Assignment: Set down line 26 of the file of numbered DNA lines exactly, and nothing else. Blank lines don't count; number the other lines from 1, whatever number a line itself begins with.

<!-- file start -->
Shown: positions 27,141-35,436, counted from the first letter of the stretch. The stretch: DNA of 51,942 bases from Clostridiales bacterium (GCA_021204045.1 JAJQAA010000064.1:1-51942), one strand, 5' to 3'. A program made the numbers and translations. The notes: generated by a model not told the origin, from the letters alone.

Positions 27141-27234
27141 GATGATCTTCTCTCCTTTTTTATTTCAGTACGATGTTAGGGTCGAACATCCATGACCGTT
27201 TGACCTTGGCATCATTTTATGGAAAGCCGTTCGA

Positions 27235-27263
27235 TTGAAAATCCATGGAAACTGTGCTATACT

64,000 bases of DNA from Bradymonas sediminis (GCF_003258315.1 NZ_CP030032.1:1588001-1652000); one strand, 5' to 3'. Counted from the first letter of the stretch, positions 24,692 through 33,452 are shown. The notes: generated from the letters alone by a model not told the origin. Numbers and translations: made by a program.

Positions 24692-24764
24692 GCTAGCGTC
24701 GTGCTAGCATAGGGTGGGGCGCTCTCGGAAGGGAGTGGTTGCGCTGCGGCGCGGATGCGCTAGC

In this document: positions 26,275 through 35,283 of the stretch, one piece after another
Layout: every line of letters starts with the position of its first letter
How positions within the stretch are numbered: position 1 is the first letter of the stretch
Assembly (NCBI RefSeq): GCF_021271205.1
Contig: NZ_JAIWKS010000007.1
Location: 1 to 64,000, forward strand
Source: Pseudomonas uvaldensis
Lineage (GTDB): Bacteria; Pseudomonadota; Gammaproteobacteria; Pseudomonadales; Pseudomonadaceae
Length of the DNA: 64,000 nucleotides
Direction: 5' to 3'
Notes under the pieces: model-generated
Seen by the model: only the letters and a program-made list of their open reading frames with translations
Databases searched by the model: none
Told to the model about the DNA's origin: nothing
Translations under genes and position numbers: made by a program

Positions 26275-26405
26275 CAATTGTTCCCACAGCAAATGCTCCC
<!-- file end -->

Positions 26275-26405